At Leilah Babirye’s Friendliness (friendliness)2022.
Photo: Nicholas Knight, courtesy of Public Art Fund, NY, the artist, Gordon Robichaux, NY, and Stephen Friedman Gallery, London.
There’s a small wooden boat that looks like it’s washed up in Brooklyn Bridge Park, teetering on some rocks at the water’s edge. Approaching it, we realize that it is not an ordinary vessel: its frame resembles an enormous skeleton. Hugh Hayden, the artist who made it, named it Gulf Stream, a reference to two very different nautical paintings of the same name; One by Winslow Homer shows a black man traveling on a boat with a broken mast through choppy waters, and Kerry James Marshalldepicts a group of people boating recreationally on a clear, sunny day. “You can just take it like a boat,” says Hayden. “Or you can look at it through the Gulf Stream story. Did this ship swallow someone? Did it save anyone? Where is the person? Did they escape? they safe?
by Hugh Hayden Gulf Stream2022.
Photo: Nicholas Knight, courtesy of Public Art Fund, NY, the artist and Lisson Gallery
Gulf Stream is part of “black atlantic», an exhibition on the African diaspora that Hayden, with Daniel S. Palmer, curated for the Public Art Fund. It features sculptures by five artists that examine different ways in which black identity and culture have been shaped by the movement of people across the Atlantic. The British sociologist Paul Gilroy first used the term “Black Atlantic” to explain his theory that modern black identity encompasses a fusion of influences from cultures found around the ocean. Hayden has previously made sculptures that explore different facets of American identity, from food and athletics to cultural institutions like schools and churches. A personal exhibition at the Lisson gallerywhich included basketball hoops woven from hair and rattan, was based on cultural references from his upbringing in Texas, and this year he created an installation at Madison Square Park on the tensions and contradictions of the American public education system. He describes his work as being “about the ‘American Dream’ and the difficulty of inhabiting such an alluring place”. This new exhibition expands that inquiry to consider the transnational culture emerging from black migration and cultural exchange between the United States, the Caribbean, and Europe.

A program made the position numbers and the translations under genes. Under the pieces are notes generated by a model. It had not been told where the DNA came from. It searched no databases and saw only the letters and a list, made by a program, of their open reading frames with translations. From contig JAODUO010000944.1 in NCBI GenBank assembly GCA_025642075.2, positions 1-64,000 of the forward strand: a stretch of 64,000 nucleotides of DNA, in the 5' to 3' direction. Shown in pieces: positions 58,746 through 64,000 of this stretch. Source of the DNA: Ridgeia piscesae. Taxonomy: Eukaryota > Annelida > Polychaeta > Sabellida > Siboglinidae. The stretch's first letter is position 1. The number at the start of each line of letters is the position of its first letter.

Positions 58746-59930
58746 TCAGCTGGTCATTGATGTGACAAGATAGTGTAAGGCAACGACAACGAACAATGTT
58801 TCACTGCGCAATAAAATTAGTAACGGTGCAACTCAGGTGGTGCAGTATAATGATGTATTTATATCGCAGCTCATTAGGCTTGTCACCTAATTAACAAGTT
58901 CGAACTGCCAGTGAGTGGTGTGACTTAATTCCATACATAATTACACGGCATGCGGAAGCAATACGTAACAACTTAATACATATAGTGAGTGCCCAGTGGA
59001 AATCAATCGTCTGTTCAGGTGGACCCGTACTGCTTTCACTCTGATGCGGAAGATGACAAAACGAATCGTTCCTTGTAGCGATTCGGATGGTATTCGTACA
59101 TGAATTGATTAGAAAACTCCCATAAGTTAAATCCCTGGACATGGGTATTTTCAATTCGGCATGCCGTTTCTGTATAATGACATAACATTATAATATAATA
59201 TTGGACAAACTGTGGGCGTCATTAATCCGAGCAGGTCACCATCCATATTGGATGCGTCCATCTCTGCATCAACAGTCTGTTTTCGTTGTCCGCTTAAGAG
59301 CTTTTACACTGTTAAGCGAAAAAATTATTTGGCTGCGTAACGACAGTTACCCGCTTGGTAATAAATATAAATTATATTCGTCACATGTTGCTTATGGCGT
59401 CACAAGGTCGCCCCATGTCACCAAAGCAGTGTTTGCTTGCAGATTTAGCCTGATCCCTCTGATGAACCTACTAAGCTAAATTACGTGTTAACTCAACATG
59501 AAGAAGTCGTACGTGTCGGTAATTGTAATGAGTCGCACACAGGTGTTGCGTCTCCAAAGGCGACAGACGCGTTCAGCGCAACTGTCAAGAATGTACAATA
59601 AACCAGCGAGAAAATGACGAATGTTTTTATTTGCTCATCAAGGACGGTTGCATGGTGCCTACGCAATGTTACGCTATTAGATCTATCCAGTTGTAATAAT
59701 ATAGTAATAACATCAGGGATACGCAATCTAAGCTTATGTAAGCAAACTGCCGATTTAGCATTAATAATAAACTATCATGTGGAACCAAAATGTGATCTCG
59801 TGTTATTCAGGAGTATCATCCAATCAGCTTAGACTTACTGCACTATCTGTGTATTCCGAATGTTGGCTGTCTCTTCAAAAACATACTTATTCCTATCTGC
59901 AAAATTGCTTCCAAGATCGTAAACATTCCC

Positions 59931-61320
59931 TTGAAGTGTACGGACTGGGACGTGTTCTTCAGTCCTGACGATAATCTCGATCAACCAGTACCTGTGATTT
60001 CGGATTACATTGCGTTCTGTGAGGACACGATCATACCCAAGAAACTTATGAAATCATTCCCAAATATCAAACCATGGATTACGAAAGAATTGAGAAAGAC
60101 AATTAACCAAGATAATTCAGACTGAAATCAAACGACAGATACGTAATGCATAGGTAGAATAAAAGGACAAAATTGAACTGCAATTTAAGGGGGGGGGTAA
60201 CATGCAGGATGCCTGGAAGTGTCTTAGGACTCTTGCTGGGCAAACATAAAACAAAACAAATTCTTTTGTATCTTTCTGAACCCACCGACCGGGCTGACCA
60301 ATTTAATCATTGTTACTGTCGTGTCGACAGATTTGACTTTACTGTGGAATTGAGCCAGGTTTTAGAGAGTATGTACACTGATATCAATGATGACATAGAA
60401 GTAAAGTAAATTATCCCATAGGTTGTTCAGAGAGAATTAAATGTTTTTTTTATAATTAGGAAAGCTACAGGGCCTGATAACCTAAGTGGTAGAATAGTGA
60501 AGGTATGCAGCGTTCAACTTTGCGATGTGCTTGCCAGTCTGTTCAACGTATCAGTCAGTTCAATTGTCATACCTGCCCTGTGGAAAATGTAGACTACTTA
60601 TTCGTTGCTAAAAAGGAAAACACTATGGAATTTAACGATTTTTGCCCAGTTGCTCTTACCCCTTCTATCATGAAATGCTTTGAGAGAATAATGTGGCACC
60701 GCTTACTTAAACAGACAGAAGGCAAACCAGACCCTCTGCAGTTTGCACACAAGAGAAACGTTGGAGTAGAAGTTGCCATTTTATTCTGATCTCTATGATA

The site itself inspired the theme of the exhibition. Public Art Fund and Hayden had been in talks since 2018 to produce a solo show in Brooklyn Bridge Park, but when he visited he decided to create an installation that would engage with water, views of the Statue of Liberty, and the port history of the site. Additionally, he didn’t want to be the only voice on a show about the black diaspora and enlisted four other artists who struggle with similar issues. Brooklyn Bridge Park has been the site of many art installations — Anish Kapoor’s whirlwindby Claudia Weiser totems covered with tilesby Tom Fruit prismatic greenhouses — but “Black Atlantic” is the first to focus on water and the direct and symbolic role played by the port of New York in the black diaspora.